Marta e Maria Maddalena (c.1598)

Caravaggio (1571-1610)

Marta e Maria Maddalena (Martha and Mary Magdalene)
Oil and tempera on canvas, 100 x 134.5 cm
Detroit Institute of ArtsDetroit

“There is a Michelangelo da Caravaggio who is doing extraordinary things in Rome.” This quote by a contemporary Dutch painter provides a sense of Caravaggio’s revolutionary impact on the European art scene. Caravaggio’s dramatic use of light and shadow animates his religious images, which feature ordinary-looking people as models. This painting takes as its starting point a passage from the Gospel of Luke in which Christ has been welcomed into the house of sisters Martha and Mary Magdalene. It shows an imaginary exchange between the modest Martha, shown reproaching her sister for her wayward conduct and enumerating on her fingers the miracles of Christ, and the sensual, vain Mary, who wears luxurious clothing and rests her hand on a large mirror. However, Caravaggio introduced details that hint at Mary’s forthcoming conversion. In her right hand, she holds an orange blossom twig, a symbol of purity; the ring on her left hand alludes to her status as the bride of Christ. (DIA)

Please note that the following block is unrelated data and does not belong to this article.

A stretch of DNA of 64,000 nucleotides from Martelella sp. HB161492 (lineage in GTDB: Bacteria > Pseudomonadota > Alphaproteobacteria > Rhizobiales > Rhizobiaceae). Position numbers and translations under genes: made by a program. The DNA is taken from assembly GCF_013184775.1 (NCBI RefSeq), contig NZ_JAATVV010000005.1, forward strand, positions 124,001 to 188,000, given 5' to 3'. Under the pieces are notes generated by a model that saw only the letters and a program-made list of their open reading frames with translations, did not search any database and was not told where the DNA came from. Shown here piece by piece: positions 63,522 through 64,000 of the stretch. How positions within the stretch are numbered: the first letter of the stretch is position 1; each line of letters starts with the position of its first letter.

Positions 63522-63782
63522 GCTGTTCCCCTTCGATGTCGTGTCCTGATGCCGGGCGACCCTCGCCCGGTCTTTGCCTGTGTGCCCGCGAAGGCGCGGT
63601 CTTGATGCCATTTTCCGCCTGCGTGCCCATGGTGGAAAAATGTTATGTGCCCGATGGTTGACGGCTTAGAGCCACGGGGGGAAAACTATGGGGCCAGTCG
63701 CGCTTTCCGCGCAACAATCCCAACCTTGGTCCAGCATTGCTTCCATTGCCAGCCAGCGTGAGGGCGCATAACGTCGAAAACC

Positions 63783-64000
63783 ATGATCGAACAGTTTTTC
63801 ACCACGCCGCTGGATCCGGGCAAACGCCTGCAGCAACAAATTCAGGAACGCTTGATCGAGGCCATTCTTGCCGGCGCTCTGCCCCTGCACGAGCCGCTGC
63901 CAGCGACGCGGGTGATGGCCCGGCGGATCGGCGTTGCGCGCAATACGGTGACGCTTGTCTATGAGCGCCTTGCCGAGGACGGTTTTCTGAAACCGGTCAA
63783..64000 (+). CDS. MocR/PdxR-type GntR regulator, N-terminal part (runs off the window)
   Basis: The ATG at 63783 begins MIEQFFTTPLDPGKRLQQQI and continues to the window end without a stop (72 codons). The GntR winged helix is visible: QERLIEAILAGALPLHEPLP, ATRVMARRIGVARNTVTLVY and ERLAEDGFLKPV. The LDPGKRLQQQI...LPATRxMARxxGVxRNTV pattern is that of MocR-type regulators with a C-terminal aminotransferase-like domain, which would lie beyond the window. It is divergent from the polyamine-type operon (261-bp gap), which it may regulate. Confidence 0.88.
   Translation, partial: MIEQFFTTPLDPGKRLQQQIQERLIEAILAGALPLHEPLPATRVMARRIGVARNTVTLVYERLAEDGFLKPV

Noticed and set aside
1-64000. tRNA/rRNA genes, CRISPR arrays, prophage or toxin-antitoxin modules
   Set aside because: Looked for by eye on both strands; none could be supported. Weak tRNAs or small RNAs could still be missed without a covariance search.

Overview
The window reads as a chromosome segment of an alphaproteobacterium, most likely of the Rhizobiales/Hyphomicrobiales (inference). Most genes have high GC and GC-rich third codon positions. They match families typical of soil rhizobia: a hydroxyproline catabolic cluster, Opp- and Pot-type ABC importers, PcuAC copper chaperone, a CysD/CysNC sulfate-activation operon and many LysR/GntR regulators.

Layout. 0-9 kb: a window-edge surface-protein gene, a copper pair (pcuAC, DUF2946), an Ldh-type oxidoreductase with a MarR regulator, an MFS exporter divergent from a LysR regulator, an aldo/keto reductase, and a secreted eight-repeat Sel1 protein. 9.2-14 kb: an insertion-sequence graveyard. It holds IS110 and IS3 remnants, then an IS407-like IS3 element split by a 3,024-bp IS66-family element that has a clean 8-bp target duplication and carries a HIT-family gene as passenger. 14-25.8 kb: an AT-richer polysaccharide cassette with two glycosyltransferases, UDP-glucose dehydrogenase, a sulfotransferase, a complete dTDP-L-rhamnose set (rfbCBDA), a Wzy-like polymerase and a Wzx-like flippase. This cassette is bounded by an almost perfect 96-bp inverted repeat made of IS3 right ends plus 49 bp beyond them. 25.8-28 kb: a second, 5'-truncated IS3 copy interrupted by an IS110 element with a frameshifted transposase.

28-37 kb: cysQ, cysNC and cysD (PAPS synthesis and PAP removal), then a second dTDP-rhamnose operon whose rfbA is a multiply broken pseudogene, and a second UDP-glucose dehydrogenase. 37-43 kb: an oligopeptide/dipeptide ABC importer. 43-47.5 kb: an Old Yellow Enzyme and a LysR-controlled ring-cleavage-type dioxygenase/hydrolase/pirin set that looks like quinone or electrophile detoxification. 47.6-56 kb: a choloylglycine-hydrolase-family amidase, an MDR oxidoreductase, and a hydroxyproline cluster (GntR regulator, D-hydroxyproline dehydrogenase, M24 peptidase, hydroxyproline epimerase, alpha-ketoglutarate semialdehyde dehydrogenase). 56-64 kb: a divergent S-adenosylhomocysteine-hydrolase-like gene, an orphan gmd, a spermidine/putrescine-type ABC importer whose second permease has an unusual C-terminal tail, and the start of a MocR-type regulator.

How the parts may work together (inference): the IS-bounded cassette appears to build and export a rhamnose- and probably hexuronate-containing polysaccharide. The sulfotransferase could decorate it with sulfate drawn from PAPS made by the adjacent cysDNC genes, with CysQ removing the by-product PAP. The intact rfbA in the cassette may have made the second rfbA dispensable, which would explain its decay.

See also:

• Melandroni, Fillide (1581-1618)